YEE I-Lann Sulu Stories: The Landmark 2005 Digital print 61 x 183 cm

YEE I-Lann Sulu Stories: The Landmark 2005 Digital print 61 x 183 cm

This time speakers with on the ground expertise will be flying into Hong Kong from around Asia providing an opportunity for a limited number of collectors, professionals and enthusiasts to learn directly about the latest developments in China, Japan and South-east Asian art. The 3 day event is scheduled May 8-10th taking place just prior to the Hong Kong art fair.

Art Radar Asia is supporting the event and one of our community, Jehan Chu, art advisor and columnist, will be speaking about collecting. Join us there.

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Asia Art Forum Hong Kong – the announcement

Asia Art Forum Hong Kong is proud to announce a dynamic series of lectures on Asian Contemporary Art featuring respected members of the Asian contemporary art world. Focusing on the emergence and historical development of contemporary art from China, Japan and Southeast Asia, as well as issues pertaining to the Asian art market and the collection of art, the course provides a unique opportunity for anyone seeking an in depth understanding and knowledge of these emerging areas of art history.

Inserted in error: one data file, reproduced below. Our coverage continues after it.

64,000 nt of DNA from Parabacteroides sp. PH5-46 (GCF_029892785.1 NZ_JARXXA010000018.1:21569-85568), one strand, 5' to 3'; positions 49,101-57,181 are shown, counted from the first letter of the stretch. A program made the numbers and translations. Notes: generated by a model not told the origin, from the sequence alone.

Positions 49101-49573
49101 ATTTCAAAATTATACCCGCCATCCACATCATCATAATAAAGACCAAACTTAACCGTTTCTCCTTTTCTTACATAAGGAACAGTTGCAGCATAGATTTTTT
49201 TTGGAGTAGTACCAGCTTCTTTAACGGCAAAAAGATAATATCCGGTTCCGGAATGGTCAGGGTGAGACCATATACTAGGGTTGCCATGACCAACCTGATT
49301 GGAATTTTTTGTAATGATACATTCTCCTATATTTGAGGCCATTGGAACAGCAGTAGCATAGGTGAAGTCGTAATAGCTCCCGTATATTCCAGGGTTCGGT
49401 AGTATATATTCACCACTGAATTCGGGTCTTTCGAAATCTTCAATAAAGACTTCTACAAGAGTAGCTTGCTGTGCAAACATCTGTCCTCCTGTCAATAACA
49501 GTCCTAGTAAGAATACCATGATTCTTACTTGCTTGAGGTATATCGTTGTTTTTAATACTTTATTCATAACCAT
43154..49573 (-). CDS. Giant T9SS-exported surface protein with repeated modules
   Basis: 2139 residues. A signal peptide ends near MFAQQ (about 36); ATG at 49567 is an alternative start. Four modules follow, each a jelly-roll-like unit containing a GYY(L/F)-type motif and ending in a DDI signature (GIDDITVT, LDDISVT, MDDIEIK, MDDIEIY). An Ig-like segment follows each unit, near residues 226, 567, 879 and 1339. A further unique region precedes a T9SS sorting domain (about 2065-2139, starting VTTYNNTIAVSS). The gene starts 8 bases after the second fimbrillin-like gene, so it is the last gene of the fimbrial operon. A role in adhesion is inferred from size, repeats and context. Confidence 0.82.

Fostering direct encounters with leading members of the Asian contemporary art community, the program offers privileged access to first-hand information and invaluable insights into these developing areas of Asian art history.

The exclusivity of the Forum enables and encourages the exchange of ideas between guest lectures and participants providing a singular opportunity for art professionals, collectors and enthusiasts with an interest in these burgeoning regions currently driving a major transformation of the international art world.

The seminar will take place in Hong Kong over a three day period, 8-10 May. Limited places are available.